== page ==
A successful trendjacking campaign should achieve three things: exposure, engagement, and resonation. “By effectively capturing trends, brands will get more exposure,” explains Yue. “Platform algorithms on sites like Weibo prioritise trending content, which in turn drives engagement. People are more likely to engage with content that isn’t purely commercial but also adds to a hot topic online.” Not only will well-crafted trendjacking content engage consumers, but it will resonate with them – showing that the brand understands their experience, and is relevant to their online experiences. If trends can be captured wisely, content will boost a brand’s online presence and increase sales in the long term.

Hey Tea Gallery, Animal Crossing
Hey Tea Gallery, Animal Crossing
Given the opportunities trendjacking presents, it is vital for brands to understand how to implement it in their Chinese social commerce strategies. Firstly, it’s essential to diligently monitor trends online, so you’re able to react quickly before the moment passes. Yue recommends using Weibo Trends, WeChat Analytics, Baidu and Sougou search engine to spot trends with potential. Working with a Chinese colleague who has their finger on the pulse of China’s social media ecosystem is indispensable to spot opportunities that will work well with your brand.

Having identified an emerging trend, brands must next analyse if it’s appropriate to engage. For example, does the trend organically fit with your brand image? Or will it look cynical and overly commercial to try to use it to promote your products? If the trend relates to a celebrity, do they share your brand’s values? Will promoting them undermine a KOL you’ve already developed a relationship with? Will you accidentally offend an army of fans? It’s important to remember China’s netizens can be fiercely devoted to their idols, and are not afraid to boycott brands they perceive to have slighted them. We helped Shay and Blue take advantage of a cyberwar in which millions of free speech activists boycotted brands linked to an idol after his fans campaigned to close down a publishing platform after homoerotic fanfic about him was posted. “We created posts showcasing Shay and Blue’s support for all genders, which was received really well by our target customers who share the same values as the brand,” says Yue.

A Shay And Blue WeChat Post, Showcasing Their Support For All Genders
A Shay And Blue WeChat Post, Showcasing Their Support For All Genders
It’s also important to consider a trend’s political correctness, bearing in mind the strong nationalist beliefs held by many Chinese consumers – something the WWF learned recently with a post about World Forests Day. Consider whether or not to include key hashtags: they can help increase exposure, but if the trend ends up being a flash-in-the-pan, your content can quickly become outdated. If you decide against hashtags, make sure to include key identifiers, so viewers will immediately understand your intent.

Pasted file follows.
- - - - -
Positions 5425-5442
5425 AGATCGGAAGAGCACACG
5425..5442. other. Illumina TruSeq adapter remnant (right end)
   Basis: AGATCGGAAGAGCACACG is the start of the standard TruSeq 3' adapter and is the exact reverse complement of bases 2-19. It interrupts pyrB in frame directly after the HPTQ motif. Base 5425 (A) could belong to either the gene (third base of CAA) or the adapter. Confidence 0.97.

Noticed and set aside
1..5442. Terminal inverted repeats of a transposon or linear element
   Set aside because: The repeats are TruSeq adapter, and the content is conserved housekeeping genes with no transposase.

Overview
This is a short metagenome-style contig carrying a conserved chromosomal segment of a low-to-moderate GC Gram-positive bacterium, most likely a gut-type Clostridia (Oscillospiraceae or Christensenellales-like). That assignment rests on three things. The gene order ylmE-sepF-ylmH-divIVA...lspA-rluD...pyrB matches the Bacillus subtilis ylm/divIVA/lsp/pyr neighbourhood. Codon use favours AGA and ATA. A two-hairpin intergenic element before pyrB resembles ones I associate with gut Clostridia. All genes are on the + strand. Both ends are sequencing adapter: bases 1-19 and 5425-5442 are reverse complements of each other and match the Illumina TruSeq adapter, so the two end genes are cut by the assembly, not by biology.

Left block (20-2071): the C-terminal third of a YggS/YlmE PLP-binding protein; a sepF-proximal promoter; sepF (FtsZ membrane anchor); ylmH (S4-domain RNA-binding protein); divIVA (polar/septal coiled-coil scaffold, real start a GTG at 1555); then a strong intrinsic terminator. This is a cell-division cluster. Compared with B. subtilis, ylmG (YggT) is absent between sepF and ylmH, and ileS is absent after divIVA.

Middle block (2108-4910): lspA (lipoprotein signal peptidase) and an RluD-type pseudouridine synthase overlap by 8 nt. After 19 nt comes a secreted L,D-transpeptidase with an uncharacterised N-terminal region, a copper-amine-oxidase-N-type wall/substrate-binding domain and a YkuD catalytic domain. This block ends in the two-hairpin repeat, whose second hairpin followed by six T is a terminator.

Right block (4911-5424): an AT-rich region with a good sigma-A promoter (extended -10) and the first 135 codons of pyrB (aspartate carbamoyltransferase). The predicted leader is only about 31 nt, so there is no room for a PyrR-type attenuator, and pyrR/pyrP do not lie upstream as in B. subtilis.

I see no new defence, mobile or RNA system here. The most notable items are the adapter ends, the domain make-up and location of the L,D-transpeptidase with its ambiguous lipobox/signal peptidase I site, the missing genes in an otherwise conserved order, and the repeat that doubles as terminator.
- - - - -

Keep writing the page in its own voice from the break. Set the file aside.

When it comes to implementing trendjacking, make sure your content can be produced quickly and easily, so you don’t miss the crest of the wave. Just like Hema’s Animal Crossing campaign, make sure to highlight your brand’s USP, and make a decision on whether promoting your brand’s identity or a particular product is more relevant to the trend. Of course, creativity is the most important aspect of trendjacking. “Make sure your content responds innovatively to the trend and aligns with your brand’s online identity” advises Yue. Once your trendjacking content is out there, manage it effectively: track any negative reactions and developments. The best trendjacking content should inspire user-generated content, and create new trends.

Here at Tong, we’ve enjoyed experimenting with trendjacking. In February, we worked with Malone Souliers to create a WeChat article inspired by a highly popular Taiwanese TV show, “Someday or One Day” (想见你)which premiered in November 2019. “Our concept was to link different shoe styles to a different type of love,” explains Yue. “I was really pleased with how this campaign turned out. “Someday or One Day” fits really well with Malone Souliers’ romantic and classy brand image, and the majority of viewers are young women, our target audience.”

Malone Souliers "Someday or One Day" WeChat Article
Malone Souliers “Someday or One Day” WeChat Article
Trendjacking can have great results, but getting it right can feel overwhelming. We’ve been helping dozens of brands respond to the coronavirus, so please do reach out. You can play Animal Crossing in peace whilst we streamline your brand’s Chinese social commerce strategy!

Yue Li, Tong's Digital Strategist
Yue Li, Tong’s Digital Strategist